“It’s impossible to win without these kind of players. I can only imagine that Del Bosque and Aragones think the same. We try to make the lives of the players comfortable and invite them to show the huge talent they have. I will be, one day, at another club and I will ask ‘where are the players?’ and have problems to find them.” That day will not be soon. Guardiola reiterated his “intention to continue one more year” at Barcelona.

On a special, truly sporting occasion at Wembley, respect defined relationships between rival fans, players and managers. Uefa needs to show similar respect to supporters. Organisers cannot tolerate again such obscene profiteering as tainted the 2011 Champions League final.

It is one thing merchandising being ludicrously over-priced as much of the revenue stream flows back into Uefa’s coffers, staying in the game. Where Uefa must launch an investigation is into the scandalous “secondary market” for tickets for the final.

Once again, the police failed to intervene in the touting ongoing around Wembley Way. Match-day queues for cashpoints are always long but Saturday’s snaked around blocks. Touts lurked in the background, eagerly awaiting the crisp notes. Even at £2,000+, there was demand. People wanted to see United, the best team in England. They wanted to see Barcelona, one of the greatest teams in footballing history.

French Open 2011: Men’s Final Preview

Very interesting analysis of tomorrow’s French Open final between Federer and Nadal. Here’s a snippet.

Note: The question I always ask myself is – what has Murray done to transform his game over the same period, while two contenders for GOAT improve theirs? (And that’s not even counting Djokovic’s recent spurt).


French Open 2011: Men’s Final Preview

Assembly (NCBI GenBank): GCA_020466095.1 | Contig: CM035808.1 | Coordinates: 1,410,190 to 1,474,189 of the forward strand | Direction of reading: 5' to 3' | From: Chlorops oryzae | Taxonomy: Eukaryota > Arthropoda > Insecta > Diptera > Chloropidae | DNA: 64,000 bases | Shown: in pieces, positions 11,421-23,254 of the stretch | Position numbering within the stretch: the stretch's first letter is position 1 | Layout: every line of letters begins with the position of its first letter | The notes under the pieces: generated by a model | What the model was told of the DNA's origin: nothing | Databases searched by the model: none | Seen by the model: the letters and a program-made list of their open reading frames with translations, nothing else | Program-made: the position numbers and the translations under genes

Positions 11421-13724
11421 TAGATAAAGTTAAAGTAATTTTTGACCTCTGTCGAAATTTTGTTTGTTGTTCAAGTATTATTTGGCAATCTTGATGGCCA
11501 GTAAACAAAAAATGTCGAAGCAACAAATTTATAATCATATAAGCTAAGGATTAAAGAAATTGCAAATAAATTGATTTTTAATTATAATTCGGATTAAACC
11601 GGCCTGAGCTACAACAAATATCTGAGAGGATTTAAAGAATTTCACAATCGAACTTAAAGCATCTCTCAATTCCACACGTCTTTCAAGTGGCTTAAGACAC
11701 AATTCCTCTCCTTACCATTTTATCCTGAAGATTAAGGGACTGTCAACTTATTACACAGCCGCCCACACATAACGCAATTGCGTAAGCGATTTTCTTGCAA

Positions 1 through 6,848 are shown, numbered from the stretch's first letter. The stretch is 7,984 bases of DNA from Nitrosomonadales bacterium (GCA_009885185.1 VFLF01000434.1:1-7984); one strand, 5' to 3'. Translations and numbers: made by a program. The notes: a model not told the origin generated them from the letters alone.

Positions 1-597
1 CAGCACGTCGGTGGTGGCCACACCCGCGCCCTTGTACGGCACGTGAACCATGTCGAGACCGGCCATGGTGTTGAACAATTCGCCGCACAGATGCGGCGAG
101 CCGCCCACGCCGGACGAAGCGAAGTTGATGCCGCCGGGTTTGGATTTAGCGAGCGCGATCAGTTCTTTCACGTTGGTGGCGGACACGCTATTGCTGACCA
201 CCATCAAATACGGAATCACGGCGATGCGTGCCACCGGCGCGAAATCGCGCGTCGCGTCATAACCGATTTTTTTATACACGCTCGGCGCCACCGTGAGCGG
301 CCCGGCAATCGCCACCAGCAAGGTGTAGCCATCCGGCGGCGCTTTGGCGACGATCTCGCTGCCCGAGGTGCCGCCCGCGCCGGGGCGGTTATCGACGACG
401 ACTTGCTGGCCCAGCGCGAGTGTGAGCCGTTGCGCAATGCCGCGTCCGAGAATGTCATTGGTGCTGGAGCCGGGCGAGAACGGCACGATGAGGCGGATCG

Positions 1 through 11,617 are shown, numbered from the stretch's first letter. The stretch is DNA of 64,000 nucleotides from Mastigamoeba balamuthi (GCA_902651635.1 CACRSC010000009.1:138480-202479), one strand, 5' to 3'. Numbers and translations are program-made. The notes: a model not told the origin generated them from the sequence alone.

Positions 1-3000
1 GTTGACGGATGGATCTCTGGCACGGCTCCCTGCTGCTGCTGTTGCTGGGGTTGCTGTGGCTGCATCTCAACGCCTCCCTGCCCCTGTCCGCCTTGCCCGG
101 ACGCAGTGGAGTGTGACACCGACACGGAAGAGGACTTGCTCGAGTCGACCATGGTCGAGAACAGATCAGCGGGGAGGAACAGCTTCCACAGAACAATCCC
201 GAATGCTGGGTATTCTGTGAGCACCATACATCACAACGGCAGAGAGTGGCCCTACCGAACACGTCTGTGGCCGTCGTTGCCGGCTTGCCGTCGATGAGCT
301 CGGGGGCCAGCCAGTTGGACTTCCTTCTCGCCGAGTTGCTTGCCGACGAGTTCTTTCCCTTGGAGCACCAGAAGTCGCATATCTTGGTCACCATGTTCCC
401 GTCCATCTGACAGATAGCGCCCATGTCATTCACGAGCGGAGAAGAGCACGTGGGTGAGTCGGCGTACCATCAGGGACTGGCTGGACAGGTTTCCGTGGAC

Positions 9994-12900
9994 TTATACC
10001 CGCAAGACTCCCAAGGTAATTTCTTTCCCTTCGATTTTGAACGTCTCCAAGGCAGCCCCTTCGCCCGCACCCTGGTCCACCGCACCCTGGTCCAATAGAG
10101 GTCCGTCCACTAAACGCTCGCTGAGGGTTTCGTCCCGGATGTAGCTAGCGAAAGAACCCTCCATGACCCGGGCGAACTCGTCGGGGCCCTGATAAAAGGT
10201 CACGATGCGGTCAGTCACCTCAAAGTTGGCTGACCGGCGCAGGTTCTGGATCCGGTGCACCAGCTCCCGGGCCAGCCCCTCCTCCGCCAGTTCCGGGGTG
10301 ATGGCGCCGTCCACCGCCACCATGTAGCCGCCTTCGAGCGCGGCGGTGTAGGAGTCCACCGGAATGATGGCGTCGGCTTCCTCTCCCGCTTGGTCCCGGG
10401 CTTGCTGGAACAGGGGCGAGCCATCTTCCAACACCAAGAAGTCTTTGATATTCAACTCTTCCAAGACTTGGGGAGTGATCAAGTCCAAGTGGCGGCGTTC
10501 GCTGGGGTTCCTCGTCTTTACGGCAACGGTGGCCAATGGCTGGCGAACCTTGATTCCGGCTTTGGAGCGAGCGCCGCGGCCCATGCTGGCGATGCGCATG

The Sports Campus

Roger Federer and Rafael Nadal have clashed on 24 occasions since 2004. They’ve met in the slams on 8 occasions including 7 times in finals. The two are familiar with what to expect from the other. We’ve become used to what to expect from their clashes, yet we remain hooked on to this rivalry. While this is partly due to the excitement of the rivalry, the clash of styles and personality, for the tennis enthusiast what is also fascinating is the way that the pair’s games have evolved and how this has influenced their matchup. Initially Rafa’s one weapon against Federer was the high bouncing cross court forehand into Federer’s backhand that worked so well on clay. Federer struggled to deal with this but was able to neutralise this on the quicker courts. Rafa responded by working on the inside out forehand and the down the line which increased the potency of the standard cross court by making it less predictable as the attacking option. Federer on the other hand just as a result of the constant pounding has improved that high backhand so much that against almost anyone else the backhand has become almost a weapon. We saw that against Djokovic in the semifinal as well when the down the line backhand was a potent point opener for Roger. Nadal’s improvement though wasn’t restricted to the forehand – the Spaniard has worked on the serve and the backhand and now is among the best in the world at holding serve. Federer on the other hand has worked on countering that Nadal forehand and at the World Tour Finals last year put on his best display of dominance against the Nadal forehand juggernaut. What new wrinkle the final will bring will be fascinating to watch

Federer’s been working on an attacking approach to the game for a while now as he is firmly in the third phase of his career. Nadal too following his knee troubles in 2009, has worked on a game style that isn’t quite as physically demanding. On Sunday, expect Nadal toregress to his old style, just a touch, to impose his physical style on Federer as he uses the forehand into Roger’s backhand to create the short ball to put away. His US open serve may have disappeared but he still is an intelligent server knowing where to place the ball to set up the point in his favour. Roger will have to hope that he serves as well as he did against Djokovic. He has developed an excellent slider on the deuce side to counter Nadal’s natural wide one on the ad, and will need to use that to set up his own service points. The forehand has been struck well so far this tourney and he’s been running around his backhand giving a menacing air to his game. However against the lefty, that movement will have to be even more precise to counter the natural curve that will be imparted to the ball.

Perhaps though the line at the start of the article is what will define this match. Federer’s backhands ability to stand up to the Nadal forehand barrage will remain the match breaker. Roger’s been hitting the down the line backhand with authority all year, and that shot will be telling in breaking the pattern that Rafa will so love to get the match into.